Wed Oct 25: Syntax II, Read C&A ch. 6: phrases, clauses, sentences.

universal grammar

generative and transformational syntax

sentence as a unit of structure

Crash blossoms

Syntax II (ch. 6) Powerpoint

Read "Smarter than you think"

Week 10

Mon Oct 30: Syntax II, continued

Phrase structure rules and tree diagrams

disambiguation and deep structure

relative clauses

tense and aux

Wed Nov 1: Syntax II, continued

Transformations: questions; relative pronoun deletion; active/passive

Week 11

Mon Nov 6: Syntax II

Wed Nov 8: Review for second hourly

Link to second hourly

Due on Weds, nov. 15, by 5 pm via email

Week 12

Mon Nov 13: Semantics What does it all mean?  Read C&A, ch. 7

Wed Nov 15: Semantics, continued

Nov 20-24 Fall break -- no class

Week 13

Mon Nov 27: No class today

Wed Nov 29: Semantics, concluded

Semantics pdf.

Sir James A. H. Murray on, "the dictionary says..."

Dr. Johnson's definition of man (1755)

rabid feminist writes about sexism in the Oxford Dictionaries

Deborah Cameron on attempts to change the OED definition of 'woman.'

Things change: Oxford Blog history of the word toilet.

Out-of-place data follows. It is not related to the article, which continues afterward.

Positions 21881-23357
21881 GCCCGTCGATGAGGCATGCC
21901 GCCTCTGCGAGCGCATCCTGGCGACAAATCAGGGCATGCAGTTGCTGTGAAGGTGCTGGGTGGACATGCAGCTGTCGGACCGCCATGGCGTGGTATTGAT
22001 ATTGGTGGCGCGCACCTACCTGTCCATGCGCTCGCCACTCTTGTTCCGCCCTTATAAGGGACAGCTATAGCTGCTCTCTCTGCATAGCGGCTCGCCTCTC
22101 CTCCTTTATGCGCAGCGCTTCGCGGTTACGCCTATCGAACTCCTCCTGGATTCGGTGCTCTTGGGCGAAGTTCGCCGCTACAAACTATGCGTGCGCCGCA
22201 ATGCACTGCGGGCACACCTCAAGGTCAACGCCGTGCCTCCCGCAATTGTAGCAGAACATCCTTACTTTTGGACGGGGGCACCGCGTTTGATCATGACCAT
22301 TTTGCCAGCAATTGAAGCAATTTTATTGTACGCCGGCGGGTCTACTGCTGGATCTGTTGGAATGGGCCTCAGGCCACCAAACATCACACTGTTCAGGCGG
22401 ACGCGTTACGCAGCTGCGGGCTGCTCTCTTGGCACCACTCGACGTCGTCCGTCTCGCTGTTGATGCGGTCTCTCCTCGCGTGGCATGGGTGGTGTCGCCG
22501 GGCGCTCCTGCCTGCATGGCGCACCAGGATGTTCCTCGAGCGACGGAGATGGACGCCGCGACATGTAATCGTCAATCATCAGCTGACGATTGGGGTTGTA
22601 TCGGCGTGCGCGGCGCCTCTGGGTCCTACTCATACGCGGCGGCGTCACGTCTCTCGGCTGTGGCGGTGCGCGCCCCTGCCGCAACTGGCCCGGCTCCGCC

Week 14

Mon Dec 4: How to do things with words: Read C&A ch. 8, Spoken Discourse

When do speech acts count? Watch: Rowan Atkinson in Four Weddings and a Funeral (1994; with Hugh Grant, John Hannah, David Haig, and Kristin Scott Thomas):

And irregular speech acts occur in real life, not just in movies: The presidential oath of office, 2009 --

Read: Chief Justice flubs oath

Speech analysis powerpoint

Wed Dec 6: African American English

Read: C&A ch. 11

Read James Baldwin, If Black English isn't a language, then tell me, what is?

Read Baron, Ebonics and the Politics of English

Week 15

Mon Dec 11: There oughta be a law: Minority languages in the United States

America's War on Language: the movie

America's war on language: the slides

The Star-Spangled Banner in Spanish? Here's a roundup to the public response:

Wed Dec 13: The English Language Unity Act: HR 997:

a bill to declare English as the official language of the United States, to establish a uniform English language rule for naturalization, and to avoid misconstructions of the English language texts of the laws of the United States . . .

Third HOURLY